The foundation continued to operate the museum and its associated activities, including the Bradman Memorial Fund that was established with Cricket Australia and the Bradman family after Sir Donald’s passing in early 2001.  That year the museum experienced an increase in income because of the tremendous public interest in Sir Donald’s death and through the sales of associated commemorative products.

Between 2002 to 2010, the museum recorded a steady decline in visitor numbers.  Similarly, the additional revenue derived from merchandising and royalties decreased.  For the first time in many years, expenditure exceeded income and there was a need to establish new strategies to ensure the foundation’s long-term financial viability.

The refreshed business plan provided the foundation with a timely opportunity to re-assess its operations.  With Sir Donald Bradman’s death, declining visitation and income there was a need to refresh the organisation and museum content to reflect the game beyond the Bradman era.

The foundation developed short and long term action plans to provide a direction of repositioning the museum which was aligned with an evolving global game. The Bradman Museum was well established and respected, therefore it was a natural progression to amend our collection policy to include international content – a vital step to keep the Bradman name relevant in today’s society.

Mission Statement

The Bradman Museum shall collect, conserve, research and exhibit Australia’s cricketing heritage on the world stage, in order to raise the public appreciation of the game and the impact it has had in the development on cricketing nations.  The foundation’s objective shall be, as requested by Sir Donald Bradman, to promote cricket as a valuable cultural and sporting force within the community.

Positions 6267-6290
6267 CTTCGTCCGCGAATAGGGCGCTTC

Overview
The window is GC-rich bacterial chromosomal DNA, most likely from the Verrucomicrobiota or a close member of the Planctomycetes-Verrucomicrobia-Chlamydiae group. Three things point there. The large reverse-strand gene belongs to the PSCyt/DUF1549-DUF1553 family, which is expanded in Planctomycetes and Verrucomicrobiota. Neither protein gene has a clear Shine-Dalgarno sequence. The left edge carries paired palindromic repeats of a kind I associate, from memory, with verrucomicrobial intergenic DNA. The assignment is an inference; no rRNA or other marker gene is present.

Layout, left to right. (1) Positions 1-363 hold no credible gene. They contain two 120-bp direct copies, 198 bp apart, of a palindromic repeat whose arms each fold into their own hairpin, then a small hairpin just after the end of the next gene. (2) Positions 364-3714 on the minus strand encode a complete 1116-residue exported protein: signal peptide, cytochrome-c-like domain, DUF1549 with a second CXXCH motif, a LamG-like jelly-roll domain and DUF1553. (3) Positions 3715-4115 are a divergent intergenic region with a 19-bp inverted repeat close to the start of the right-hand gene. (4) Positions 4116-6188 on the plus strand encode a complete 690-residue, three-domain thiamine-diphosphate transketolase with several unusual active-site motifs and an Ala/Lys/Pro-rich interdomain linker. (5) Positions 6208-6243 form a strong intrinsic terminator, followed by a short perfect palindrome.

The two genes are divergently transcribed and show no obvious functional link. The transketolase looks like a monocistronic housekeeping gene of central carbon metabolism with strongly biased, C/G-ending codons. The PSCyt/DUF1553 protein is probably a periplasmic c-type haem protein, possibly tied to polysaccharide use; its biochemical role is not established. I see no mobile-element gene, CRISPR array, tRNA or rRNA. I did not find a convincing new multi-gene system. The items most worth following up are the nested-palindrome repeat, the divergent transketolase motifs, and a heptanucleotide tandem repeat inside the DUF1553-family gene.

Corporate Vision

Following the death of Sir Donald Bradman, the foundation works to expand its original brief from documenting and displaying Test cricket including the commemoration of one man. The museum will embrace cricket more widely, including all forms of the game, so that it continues to have meaning and relevance to contemporary society.

The Bradman Foundation should aspire to become a truly national and ultimately, international organisation supporting the game of cricket.  Its core asset will remain the Bradman Museum, however its activities need to become more wide ranging.  The foundation will consider a re-branding of its galleries and related graphics to better illustrate the broader profile.  This could include the development of a new website to take the museum beyond the physical location in Bowral.  The foundation will expand its work through traveling exhibitions, curatorial expertise, cricket matches and events.  Primary to the fruition of any of these activities will be the success of current and new fundraising initiatives.  We want to make the Bradman Foundation one of the pre-eminent organisations in world cricket.


The International Cricket Hall of Fame was opened in 2010, resulting is a 20 per cent increase in visitation and Bradman Oval-hosted international school visits and youth tournaments. The museum is an education centre and a valued ambassador for the game and the nation.

The Bradman Museum & International Cricket Hall of Fame is global in its reach, connecting generations and cultures to honour and strengthen the game.

Download above history in a pdf format here.

See the ABC Australian Story – Being Bradman here. (Broadcast 8:00pm Monday 27 July 2015. Available until 9:00pm on 10 August 2015.)